Old-Fashioned DIY Garland With A Modern Twist

It's the new, old-fashioned way!

It’s that time of year again – decorating for the holidays! Whether you live in an old or new home, it never hurts to bring back some traditional decorations with a modern feel. This is a DIY to create your very own minimal waste garland that is almost fully compostable!

How to create a green garland: 

1.Gathering supplies

Now the first thing you want to do is to source a variety of fresh greenery…. I went with a mix of cedar, pine and magnolia leaves, and sapphire bunches. Avoid using greenery that are shedding needles or that have brown, dry tips.

Once you have some greenery your going to create little flat bouquets with the greenery mixing all the different textures.  You will secure each mini bouquet together with green ornament hangers. You are going to have to figure out how many bouquets you want, by measuring the length of your banister with cord or rope. Tie the rope to the top of the stairs, and just measured all the way down, and cut it.


2. Attaching your bouquets to the rope 

So, you will now attach each of those bouquets to the rope to create the base of the garland. You will attach that to the banister using wire ornament hooks to secure it and for extra security, you can also use plaid/flannel ribbon which you can make out of old plaid shirts!


3. Add sparkle

Now if you want to add a bit of sparkle without using tinsel you can go with some little LED lights.  Take your lights and then weave them through some vintage cookie cutters. Adding a bit of piazza to the garland while also adding some sparkle when the lights play off of the metal cookie cutters.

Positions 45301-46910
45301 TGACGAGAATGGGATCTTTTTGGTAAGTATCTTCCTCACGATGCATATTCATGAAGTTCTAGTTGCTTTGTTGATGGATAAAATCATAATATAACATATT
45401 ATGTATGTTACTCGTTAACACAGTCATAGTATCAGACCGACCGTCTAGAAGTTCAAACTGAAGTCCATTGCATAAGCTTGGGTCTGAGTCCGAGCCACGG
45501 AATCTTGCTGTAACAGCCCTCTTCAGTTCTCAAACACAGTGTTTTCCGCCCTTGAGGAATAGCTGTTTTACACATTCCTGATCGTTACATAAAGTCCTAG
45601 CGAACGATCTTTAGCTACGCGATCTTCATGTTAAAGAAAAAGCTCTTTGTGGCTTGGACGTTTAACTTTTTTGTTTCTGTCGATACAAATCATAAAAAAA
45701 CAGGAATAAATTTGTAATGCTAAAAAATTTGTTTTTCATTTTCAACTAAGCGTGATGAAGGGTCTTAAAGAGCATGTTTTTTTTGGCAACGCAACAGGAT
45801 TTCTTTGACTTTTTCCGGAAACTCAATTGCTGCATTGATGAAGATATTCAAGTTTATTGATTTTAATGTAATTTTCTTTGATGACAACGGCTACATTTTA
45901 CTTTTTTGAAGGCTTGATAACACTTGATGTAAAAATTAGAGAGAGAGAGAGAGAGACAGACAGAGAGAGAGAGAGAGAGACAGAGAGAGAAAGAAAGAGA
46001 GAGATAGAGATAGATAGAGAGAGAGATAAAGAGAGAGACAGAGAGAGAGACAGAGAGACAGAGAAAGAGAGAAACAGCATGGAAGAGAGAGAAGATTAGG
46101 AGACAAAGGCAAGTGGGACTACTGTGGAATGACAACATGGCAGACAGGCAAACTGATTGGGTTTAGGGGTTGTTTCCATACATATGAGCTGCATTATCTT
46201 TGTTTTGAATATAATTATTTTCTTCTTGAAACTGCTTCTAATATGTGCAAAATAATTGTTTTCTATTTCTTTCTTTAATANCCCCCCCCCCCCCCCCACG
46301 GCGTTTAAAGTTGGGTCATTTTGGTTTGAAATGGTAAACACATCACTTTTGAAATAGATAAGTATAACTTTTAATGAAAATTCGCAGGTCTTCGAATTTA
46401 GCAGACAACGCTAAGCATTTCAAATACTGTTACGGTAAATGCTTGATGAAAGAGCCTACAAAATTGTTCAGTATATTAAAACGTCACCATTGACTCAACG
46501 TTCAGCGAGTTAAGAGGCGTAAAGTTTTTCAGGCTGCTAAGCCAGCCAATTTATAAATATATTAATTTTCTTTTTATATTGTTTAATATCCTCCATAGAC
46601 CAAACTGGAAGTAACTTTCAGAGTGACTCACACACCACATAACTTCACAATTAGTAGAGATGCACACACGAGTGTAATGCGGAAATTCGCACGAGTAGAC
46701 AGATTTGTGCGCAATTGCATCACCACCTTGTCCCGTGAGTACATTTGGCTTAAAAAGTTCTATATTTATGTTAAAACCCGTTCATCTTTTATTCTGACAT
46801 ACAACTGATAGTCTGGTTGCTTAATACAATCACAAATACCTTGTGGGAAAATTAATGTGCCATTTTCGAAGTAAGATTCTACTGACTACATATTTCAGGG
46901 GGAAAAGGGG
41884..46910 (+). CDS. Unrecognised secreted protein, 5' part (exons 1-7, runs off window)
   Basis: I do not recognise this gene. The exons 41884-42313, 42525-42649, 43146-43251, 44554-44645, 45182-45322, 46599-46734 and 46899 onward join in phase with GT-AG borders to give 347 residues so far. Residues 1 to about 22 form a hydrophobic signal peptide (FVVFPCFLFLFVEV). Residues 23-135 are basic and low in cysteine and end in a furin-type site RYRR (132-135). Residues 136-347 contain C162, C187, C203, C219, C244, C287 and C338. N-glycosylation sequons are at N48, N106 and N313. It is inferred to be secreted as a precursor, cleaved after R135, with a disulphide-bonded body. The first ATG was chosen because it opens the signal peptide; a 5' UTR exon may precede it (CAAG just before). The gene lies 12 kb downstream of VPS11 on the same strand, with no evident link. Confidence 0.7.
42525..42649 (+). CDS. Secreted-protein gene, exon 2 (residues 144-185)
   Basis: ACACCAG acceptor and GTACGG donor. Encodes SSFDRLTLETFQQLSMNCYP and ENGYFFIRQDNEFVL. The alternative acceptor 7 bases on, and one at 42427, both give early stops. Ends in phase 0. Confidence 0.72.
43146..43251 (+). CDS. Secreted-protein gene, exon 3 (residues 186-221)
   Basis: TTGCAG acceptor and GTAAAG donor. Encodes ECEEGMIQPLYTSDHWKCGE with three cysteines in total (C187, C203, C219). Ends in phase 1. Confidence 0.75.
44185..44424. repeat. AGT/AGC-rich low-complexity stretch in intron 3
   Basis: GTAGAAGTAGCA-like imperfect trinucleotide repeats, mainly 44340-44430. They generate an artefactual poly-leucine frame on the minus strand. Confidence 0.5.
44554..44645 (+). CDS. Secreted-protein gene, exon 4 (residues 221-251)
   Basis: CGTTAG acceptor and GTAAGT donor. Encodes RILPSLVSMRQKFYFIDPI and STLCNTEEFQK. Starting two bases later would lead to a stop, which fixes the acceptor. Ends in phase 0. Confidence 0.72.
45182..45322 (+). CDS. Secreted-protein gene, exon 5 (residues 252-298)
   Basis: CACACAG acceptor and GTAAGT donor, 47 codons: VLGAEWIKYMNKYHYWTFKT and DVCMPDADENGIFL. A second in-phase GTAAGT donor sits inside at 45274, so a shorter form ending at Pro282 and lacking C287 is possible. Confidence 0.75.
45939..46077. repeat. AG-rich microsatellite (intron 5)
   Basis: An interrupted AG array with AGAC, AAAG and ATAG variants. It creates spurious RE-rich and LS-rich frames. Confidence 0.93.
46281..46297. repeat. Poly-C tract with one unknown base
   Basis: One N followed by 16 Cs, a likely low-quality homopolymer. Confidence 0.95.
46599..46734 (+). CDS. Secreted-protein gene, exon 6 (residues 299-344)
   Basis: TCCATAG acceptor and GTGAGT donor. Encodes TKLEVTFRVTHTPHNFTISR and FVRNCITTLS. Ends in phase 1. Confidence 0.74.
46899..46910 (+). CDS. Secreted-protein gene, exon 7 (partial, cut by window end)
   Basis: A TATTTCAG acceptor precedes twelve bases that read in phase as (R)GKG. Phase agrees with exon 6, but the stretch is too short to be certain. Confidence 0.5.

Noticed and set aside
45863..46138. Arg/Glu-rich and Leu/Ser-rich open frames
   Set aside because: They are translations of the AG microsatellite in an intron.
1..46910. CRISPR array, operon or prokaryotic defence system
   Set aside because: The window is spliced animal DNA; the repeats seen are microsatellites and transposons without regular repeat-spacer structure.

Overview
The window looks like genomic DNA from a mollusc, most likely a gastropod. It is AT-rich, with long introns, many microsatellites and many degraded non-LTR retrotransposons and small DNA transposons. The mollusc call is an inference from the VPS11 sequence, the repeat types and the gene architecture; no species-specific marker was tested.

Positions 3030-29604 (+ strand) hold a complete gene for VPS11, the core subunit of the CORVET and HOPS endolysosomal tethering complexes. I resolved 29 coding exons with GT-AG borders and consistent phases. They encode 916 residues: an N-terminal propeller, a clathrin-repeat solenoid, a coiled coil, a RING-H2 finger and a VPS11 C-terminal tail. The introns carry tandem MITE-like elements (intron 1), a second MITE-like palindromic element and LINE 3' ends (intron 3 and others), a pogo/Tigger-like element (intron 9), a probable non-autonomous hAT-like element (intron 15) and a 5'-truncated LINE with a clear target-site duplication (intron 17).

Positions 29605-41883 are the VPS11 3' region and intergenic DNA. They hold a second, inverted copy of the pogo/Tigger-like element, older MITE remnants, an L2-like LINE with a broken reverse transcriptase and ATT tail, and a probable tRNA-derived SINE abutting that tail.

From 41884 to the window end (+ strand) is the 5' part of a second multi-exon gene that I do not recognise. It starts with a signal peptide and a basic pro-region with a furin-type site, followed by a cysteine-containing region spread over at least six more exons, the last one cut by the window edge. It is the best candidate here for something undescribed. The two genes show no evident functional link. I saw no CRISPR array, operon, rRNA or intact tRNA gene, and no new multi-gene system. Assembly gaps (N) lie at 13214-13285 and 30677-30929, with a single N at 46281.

4. Adding dried fruit

Now the best part to the garland is the dried oranges and lemons. It gives beautiful colour but in a natural way. This is a great way to create a Victorian Christmas since citrus-colored items were especially popular because they stood out against the dark green branches of fir trees.

Drying oranges and citrus for decorations dates back to Queen Victoria’s time. Now you can use this garland all on its own, or blend it in with a greenery one like I did.


Here is what you will need to add some dried fruit to your garland or tree: 

  1. Preheat oven to 250 degrees.
  2. Slice oranges in rounds, about 1/4 inch thick. Blot dry with paper towels, and arrange on a parchment-lined baking sheet. Bake for 3 hours, flipping slices at least 3 times to bake evenly. The edges should be slightly browned.
  3. After 3 hours, remove from oven and place on cooling racks. Put aside. The longer you leave them to dry the better. You can leave them for over 24 hours if you want. Patience is required here, because you want the flesh of the orange to be totally and completely try, otherwise it will rip when you stitch it.

Tip: Boiling the fruit slices for a couple of minutes will prevent them from rotting or turning discolored.


Adding your dried fruit to your garland 

Tip: You can also add walnuts or cinnamon sticks to the garland just gently tap the needle with a hammer through the hard surface

  1. Thread the needle with your choice of twine. Then string orange slices onto the twine. You want to make sure you make a complete stitch through the orange slices: take the needle in one side of the flesh of the orange, and out the opposite side. You need a complete stitch so the slices hang on the string correctly.
  2. When you have the length you need, cut the string and tie a knot in each end to keep oranges from sliding off of the garland. Leave enough string after the knot to affix to your pine garland or Christmas tree, etc.